Waymo's move to Atlanta suggests the self-driving technology company is ready to take on higher-traffic situations.
Waymo is loading its autonomous test vehicles on the midnight train to Georgia.
In a Monday tweet, Google's self-driving car affiliate said it has chosen metro Atlanta as the next location to test its autonomous Chrysler Pacifica minivans. Waymo is already testing vehicles with riders on public roads in Chandler, Ariz., and has also been operating riderless tests in California, Washington, Texas and Michigan.
"Metro Atlanta is the next stop for Waymo's test program," the tweet read. "Now that we have the world's first fully self-driving vehicles on public roads in [Arizona], we're looking to take our tech to more cities."
Waymo has been running an autonomous ride-hailing pilot for hand-picked Arizona residents since early last year, and said in November that it would begin to take safety drivers out of the driver's seat within the next few months.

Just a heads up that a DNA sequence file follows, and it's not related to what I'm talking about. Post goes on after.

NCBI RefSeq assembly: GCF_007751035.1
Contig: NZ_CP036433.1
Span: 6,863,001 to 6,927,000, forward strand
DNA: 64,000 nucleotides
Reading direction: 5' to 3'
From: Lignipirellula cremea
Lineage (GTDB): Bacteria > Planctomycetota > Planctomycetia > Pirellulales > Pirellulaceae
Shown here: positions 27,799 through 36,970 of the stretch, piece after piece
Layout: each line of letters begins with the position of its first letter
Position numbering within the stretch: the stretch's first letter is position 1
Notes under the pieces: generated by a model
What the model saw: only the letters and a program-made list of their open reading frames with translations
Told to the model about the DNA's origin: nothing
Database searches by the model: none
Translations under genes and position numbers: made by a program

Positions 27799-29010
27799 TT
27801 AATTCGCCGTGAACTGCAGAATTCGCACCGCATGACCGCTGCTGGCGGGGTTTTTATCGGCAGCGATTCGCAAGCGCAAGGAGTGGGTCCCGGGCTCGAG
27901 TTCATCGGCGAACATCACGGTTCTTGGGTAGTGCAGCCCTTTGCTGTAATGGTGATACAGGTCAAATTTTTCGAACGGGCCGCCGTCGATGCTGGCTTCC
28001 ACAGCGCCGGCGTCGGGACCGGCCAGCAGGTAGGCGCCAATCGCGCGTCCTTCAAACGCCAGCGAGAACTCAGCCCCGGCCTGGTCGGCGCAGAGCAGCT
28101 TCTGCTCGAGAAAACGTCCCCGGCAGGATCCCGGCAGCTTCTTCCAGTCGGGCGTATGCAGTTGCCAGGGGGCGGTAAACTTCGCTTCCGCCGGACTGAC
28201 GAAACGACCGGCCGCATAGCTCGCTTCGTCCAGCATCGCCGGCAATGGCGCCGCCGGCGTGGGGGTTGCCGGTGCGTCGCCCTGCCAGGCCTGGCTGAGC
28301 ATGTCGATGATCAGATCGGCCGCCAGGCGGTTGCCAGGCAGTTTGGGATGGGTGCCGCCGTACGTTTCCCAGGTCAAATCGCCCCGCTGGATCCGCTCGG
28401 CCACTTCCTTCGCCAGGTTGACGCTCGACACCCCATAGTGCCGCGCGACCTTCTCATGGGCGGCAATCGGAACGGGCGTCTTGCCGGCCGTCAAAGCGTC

Waymo has been mapping the Atlanta area with a manually driven vehicle, and will begin deploying test vehicles once the city has been charted out.
The move to Atlanta suggests the self-driving technology company is ready to take on higher-traffic situations. The city ranks the ninth most-congested metro area in the world, behind just Los Angeles, New York and San Francisco for the worst traffic in the U.S., according to the Inrix Traffic Scorecard. Waymo has also been testing in San Francisco, along with competitor General Motors' Cruise affiliate.
Waymo is upping the ante on traffic without the added challenge of harsh weather conditions -- which it is currently using tests in Michigan to tackle. Year-round average temperatures in the Atlanta area range from 45.3 to 79 degrees Fahrenheit, and the city sees about 50 inches of rainfall each year, according to the National Climatic Data Center.